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Wednesday, August 16, 2006

To Sir, with Love

So what do you call your students?

No, I don't mean what names you call them behind their backs (not that I do that).

I mean in class, what do you call them?  Since starting as a law school professor, I have always referred to  my students in all classes, large and small, by their first names.  And I continue this practice when seeing them around the law school or when visiting with them in my office.

Apparently, at least according to my colleagues at this law school, I am fairly alone in doing so.   Most others not only call on people in class as, "Ms. Smith and Mr. Brown," but converse with them that way in the hallways and their offices.   I am told surnames must be used to instill respect for us in our students and to encourage students not to look on us as their peers.  I have also been told that since students don't call you by your first name, it is not appropriate to address them in that manner.

I have to admit I find both this explanation and the practice all very odd.  Anyone else?  Mr. Lipshaw?  Mr. Vladeck?  Ms. Lobel?

Posted by Workplace Prof on August 16, 2006 at 11:32 AM in Life of Law Schools | Permalink

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Comments

Having grown up in the South and gone straight to law school from undergrad, I just couldn't have called my professors by their first names during school. So that is how I know them; that was the pattern we set, if you will. One interesting effect of this is that now, after almost 10 years of private practice, when I run into my old professors (somr of whom are barely 5 years older than me), I have the urge to call them "Professor So and So" and get very uncomfortable using any other name.

Is this unusual?

Posted by: J-G | Aug 17, 2006 3:47:38 PM

Hey Paul--hi from down the hall. I was actually thinking of asking you about this. Teaching undergrads I went with first names, but I'm inclined to go with the Mr. & Ms. now. As I see it, calling someone Mr. or Ms. is a sign of respect for the student. First-naming or last-naming doesn't have to be reciprocal--just like respect doesn't have to be--but my instinct is that I'd be actually treating students more like peers, albeit somewhat formal and respectful peers, by last-naming (assuming they're last-naming me). For what it's worth, Charles Black lists "being called by the first name, saying 'Sir,' and all the rest of the whole sorry business" as part of Jim Crow subordination. See also MLK's Letter from Birmingham Jail: "when ... your middle name becomes 'boy' (however old you are) and your last name becomes 'John,' and your wife and mother are never given the respected title 'Mrs.' ... [and lots of other much more important things] then you will understand why we find it difficult to wait."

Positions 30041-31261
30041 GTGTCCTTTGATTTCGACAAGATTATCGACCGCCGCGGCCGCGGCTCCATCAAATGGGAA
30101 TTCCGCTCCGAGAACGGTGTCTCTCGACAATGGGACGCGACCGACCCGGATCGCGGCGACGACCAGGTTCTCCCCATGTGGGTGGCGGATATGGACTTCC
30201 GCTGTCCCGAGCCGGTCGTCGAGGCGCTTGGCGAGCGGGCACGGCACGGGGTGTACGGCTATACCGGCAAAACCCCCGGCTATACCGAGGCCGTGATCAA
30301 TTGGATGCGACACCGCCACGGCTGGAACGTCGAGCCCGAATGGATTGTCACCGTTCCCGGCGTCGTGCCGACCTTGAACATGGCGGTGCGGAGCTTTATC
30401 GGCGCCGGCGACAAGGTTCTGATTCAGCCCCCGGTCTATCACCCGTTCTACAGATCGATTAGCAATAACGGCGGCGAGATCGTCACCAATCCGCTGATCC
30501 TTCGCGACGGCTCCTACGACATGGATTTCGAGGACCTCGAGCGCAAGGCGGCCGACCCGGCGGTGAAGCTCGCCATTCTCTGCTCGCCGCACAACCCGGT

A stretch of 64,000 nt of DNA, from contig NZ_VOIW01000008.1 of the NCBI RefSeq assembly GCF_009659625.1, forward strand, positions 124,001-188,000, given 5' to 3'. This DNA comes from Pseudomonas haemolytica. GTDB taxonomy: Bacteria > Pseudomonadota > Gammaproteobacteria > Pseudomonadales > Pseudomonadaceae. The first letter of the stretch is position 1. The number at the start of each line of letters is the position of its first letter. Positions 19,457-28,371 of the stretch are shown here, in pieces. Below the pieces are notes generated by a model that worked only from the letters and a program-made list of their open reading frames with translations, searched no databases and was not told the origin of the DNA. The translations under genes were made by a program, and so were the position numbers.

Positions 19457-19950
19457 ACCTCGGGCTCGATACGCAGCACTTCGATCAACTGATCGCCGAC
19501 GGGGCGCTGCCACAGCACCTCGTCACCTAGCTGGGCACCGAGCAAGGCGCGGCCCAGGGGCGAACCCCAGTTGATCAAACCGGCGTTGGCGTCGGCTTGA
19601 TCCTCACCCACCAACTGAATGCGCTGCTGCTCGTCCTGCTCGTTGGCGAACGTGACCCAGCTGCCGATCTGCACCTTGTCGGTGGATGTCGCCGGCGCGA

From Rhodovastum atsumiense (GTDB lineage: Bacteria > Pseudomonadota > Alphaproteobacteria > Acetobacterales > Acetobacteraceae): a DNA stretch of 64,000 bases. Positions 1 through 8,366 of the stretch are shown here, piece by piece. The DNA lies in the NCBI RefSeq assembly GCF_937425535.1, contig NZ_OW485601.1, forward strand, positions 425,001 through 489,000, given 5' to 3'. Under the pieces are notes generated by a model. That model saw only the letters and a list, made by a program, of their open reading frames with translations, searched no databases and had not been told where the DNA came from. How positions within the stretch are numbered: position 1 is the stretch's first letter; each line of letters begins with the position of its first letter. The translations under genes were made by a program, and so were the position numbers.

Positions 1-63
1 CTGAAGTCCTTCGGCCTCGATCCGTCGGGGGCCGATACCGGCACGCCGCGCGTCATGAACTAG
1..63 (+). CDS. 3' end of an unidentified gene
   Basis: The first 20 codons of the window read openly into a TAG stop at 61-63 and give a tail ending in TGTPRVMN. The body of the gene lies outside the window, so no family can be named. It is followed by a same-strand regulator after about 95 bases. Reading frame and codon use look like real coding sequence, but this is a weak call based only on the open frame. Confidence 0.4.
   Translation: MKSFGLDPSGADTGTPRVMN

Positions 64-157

Posted by: Chris | Aug 17, 2006 10:34:15 AM

Gee guys, I always begin a semester by asking my students to call me Ishmael.

Posted by: H.M. | Aug 17, 2006 2:31:27 AM

Not because I'm afraid my students would challenge me, but only because I like the idea of separating the classroom from the courtyard, I use last names for big classes, but only in class, and first names in my seminar.

As for what they call me, I do the same -- introduce myself and leave it to them. I think it's especially odd sometimes in my case, because I _am_ their age, so, to avoid embarassment, I sometimes say "I'm Professor Vladeck" just to make clear I'm not a student (since, otherwise, they might say things they'll later regret). :-)

Posted by: Steve Vladeck | Aug 16, 2006 8:32:02 PM

While teaching as a grad student (either my own courses or TAing) at Penn I've had a somewhat reversed situation, with several students almost insisting on calling me "professor" or "doctor". I always insist they don't do so, since I'm not, I tell them, a professor and I don't yet have my PhD so I'm not a "doctor". "Mr." sounds funny w/ my last name, so I ask them to call me "Matt". Some just won't do it, though.

Posted by: Matt | Aug 16, 2006 8:27:27 PM

Having taught both in the U.S. (Georgia), where I was always called "Professor Heller," and in New Zealand (Auckland), where I am simply "Kevin" -- all faculty members, including the Dean, are called by their first name -- I greatly prefer the more informal relationship. I don't want students to accept what I teach them simply because I'm their "professor"; I want them to think about what I've said and accept it -- or reject it, which is equally if not more pedagogically valuable -- because it makes sense. Artificial hierarchy gets in the way of that.